The Final Fleeting Moments of Relief for an Elephant in Udaipur!

August 27, 2020 | By Mahima Sharma
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It was a usual day for us all at Wildlife SOS when one call changed the course of the day for us and for an elephant in Udaipur, Rajasthan. Local news and media channels had uploaded a video on YouTube of a female elephant, lying recumbent, with her keepers massaging her legs— it became evident that this elephant needed urgent and immediate medical attention.

We sprang into action and immediately connected with the veterinarian of the Rajasthan Forest Department that was treating her and he explained her condition to us. The female elephant, named Sonkali, was a begging elephant who spent her entire life walking around the streets of Udaipur, and finally at the age of 65, the years of neglect caught up to her and left her fighting for her life. Sonkali would be a familiar sight on the narrow, elevated streets of the city, which is why her deteriorating condition became a cause of concern for everyone who saw her.

The female elephant, Sonkali, was recumbent owing to a suspected joint problem in her hind legs. [Photo (C) Wildlife SOS]

The Wildlife SOS team, operating out of Agra, immediately dispatched a Rapid Response Unit for Sonkali’s location that consisted of our veterinary officer, Dr. Pramod Rajpoot and para-veterinarian, Mr. Kuldeep Pawar with the necessary medical equipment. The team carried with them  a portable X-Ray machine, portable laser therapy equipment along with a range of pain medication for her relief. In the COVID19 times, the situation is even more sensitive which is why the team had to undergo thermal screening and temperature checks at the Uttar Pradesh-Rajasthan border.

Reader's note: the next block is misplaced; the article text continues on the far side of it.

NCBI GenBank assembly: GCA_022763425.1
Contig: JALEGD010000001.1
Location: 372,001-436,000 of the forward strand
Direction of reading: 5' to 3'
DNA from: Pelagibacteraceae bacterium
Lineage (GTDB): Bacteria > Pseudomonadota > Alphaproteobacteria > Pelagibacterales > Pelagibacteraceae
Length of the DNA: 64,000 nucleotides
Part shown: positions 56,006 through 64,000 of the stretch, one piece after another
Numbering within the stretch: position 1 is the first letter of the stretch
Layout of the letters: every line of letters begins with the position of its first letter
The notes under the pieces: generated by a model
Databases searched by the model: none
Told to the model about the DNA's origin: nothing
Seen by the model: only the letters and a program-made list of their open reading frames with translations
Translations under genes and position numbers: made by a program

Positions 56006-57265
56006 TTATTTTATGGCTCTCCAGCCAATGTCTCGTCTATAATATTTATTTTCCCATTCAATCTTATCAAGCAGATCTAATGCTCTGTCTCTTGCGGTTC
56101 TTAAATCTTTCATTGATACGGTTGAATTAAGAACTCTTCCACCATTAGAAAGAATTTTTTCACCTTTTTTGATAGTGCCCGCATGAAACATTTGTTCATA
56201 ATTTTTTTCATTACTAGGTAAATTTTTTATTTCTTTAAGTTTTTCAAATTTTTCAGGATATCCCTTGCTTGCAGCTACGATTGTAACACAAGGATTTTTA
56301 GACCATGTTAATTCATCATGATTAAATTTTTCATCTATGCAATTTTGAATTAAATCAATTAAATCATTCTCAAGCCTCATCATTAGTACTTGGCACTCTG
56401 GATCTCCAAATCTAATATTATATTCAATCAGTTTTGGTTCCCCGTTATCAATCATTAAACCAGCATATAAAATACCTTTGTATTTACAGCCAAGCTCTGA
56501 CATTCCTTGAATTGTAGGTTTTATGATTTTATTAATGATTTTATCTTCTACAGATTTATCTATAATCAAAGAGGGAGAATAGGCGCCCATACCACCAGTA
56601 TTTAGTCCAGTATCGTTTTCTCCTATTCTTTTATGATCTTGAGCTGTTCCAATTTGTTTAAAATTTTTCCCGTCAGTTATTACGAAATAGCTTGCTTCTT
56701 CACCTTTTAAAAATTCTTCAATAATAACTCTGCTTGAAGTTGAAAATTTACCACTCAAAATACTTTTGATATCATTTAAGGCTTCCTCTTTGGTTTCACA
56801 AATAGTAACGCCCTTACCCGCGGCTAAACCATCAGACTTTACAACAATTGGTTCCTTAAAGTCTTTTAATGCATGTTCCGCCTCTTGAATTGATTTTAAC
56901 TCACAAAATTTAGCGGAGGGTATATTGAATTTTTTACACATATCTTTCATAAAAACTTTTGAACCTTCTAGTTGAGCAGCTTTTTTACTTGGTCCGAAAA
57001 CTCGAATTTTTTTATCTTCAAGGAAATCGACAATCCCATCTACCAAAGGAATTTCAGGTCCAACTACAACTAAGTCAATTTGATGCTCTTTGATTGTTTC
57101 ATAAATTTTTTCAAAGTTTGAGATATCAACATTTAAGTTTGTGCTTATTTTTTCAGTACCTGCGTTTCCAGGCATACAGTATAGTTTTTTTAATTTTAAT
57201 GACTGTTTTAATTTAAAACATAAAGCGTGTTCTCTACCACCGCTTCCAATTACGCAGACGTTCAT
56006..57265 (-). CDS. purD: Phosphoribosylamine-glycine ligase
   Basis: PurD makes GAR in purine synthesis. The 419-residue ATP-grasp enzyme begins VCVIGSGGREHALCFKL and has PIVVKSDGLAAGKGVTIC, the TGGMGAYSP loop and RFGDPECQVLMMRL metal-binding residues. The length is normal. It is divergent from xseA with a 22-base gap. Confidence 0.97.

The team travelled through the night, covering a 15-hour long journey by road with only one thought in mind – to be able to provide some relief to the elephant. In the early hours of the morning, the veterinarians reached Sonkali’s location and witnessed her lying to her side, struggling to get up. The preliminary examination and prognosis for her was grave, it was a miracle that she survived this long.

The veterinarians immediately started treatment upon reaching her location, understanding the severity of her condition! [Photo (C) Wildlife SOS]

Her hindlegs had lost all strength and there was serious swelling in her right knee joint. Her footpads were torn and infected with suppurating wounds that were oozing pus. As she lost strength and lay recumbent on concrete, she also sustained severe wounds on her right side which became infected. An exhausted Sonkali was extremely cooperative during treatment, but also very stressed. Sonkali’s infected wounds were cleaned properly and the wounds on her footpads were washed before the dressing began. She would rumble out in pain, more often than not, and despite being in immense pain, she understood that there is a slight sense of relief in the treatment being rendered to her. As her appetite reduced, we administered glucose and pain medication to her via IV that allowed her to gain strength as well as control her pain.

There were wounds on her shoulders and knees that became infected and needed immediate cleaning and dressing. [Photo (c) Wildlife SOS]

For 12 hours, our team worked tirelessly, with the cooperation of the Rajasthan Forest Department to do everything in our power to stabilise her condition to a point wherein we could find a possibility of transferring her to the Wildlife SOS Elephant Hospital in Mathura for proper treatment.

Owing to walking on unnatural surfaces, Sonkali’s footpads were torn, infected and ridden with wounds. [Photo (c) Wildlife SOS]

Unfortunately, despite our best efforts, Sonkali breathed her last, almost as though her body gave out in relief and her soul escaped her exhausted body. As an organisation that has 30 elephants under our care, we aim to save each and every call of distress that comes to us but an elephant, at such a critical stage, thrives on sheer strength and will power.

Sonkali’s relief came in her final moments as she passed on to a better, pain-less world. [Photo (c) WildlifeSOS]

We would like to extend our heartfelt gratitude to Deputy Conservator of Forests (Wildlife), Dr. Ajit Uchoi IFS and the Rajasthan Forest Department for their support!

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